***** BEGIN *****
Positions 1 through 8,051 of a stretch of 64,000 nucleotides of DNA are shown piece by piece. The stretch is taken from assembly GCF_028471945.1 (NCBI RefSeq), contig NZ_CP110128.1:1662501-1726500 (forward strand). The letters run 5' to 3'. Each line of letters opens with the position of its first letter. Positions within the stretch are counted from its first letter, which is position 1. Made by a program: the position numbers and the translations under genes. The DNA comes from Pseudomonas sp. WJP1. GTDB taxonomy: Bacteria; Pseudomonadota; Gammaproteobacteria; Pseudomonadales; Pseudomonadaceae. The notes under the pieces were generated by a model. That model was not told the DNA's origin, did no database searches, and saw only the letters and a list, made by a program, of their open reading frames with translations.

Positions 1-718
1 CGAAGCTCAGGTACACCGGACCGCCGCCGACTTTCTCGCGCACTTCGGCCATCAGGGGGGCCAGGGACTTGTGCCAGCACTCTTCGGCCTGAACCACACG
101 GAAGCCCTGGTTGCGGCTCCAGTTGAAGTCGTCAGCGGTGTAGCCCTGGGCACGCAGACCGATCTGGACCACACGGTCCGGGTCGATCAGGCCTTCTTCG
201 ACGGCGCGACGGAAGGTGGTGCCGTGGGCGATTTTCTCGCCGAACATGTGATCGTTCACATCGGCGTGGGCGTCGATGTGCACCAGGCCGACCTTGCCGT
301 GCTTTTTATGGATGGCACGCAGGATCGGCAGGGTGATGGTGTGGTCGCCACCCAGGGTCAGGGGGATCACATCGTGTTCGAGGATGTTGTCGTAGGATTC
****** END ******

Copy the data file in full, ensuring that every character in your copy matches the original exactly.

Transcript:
Positions 1 through 8,051 of a stretch of 64,000 nucleotides of DNA are shown piece by piece. The stretch is taken from assembly GCF_028471945.1 (NCBI RefSeq), contig NZ_CP110128.1:1662501-1726500 (forward strand). The letters run 5' to 3'. Each line of letters opens with the position of its first letter. Positions within the stretch are counted from its first letter, which is position 1. Made by a program: the position numbers and the translations under genes. The DNA comes from Pseudomonas sp. WJP1. GTDB taxonomy: Bacteria; Pseudomonadota; Gammaproteobacteria; Pseudomonadales; Pseudomonadaceae. The notes under the pieces were generated by a model. That model was not told the DNA's origin, did no database searches, and saw only the letters and a list, made by a program, of their open reading frames with translations.

Positions 1-718
1 CGAAGCTCAGGTACACCGGACCGCCGCCGACTTTCTCGCGCACTTCGGCCATCAGGGGGGCCAGGGACTTGTGCCAGCACTCTTCGGCCTGAACCACACG
101 GAAGCCCTGGTTGCGGCTCCAGTTGAAGTCGTCAGCGGTGTAGCCCTGGGCACGCAGACCGATCTGGACCACACGGTCCGGGTCGATCAGGCCTTCTTCG
201 ACGGCGCGACGGAAGGTGGTGCCGTGGGCGATTTTCTCGCCGAACATGTGATCGTTCACATCGGCGTGGGCGTCGATGTGCACCAGGCCGACCTTGCCGT
301 GCTTTTTATGGATGGCACGCAGGATCGGCAGGGTGATGGTGTGGTCGCCACCCAGGGTCAGGGGGATCACATCGTGTTCGAGGATGTTGTCGTAGGATTC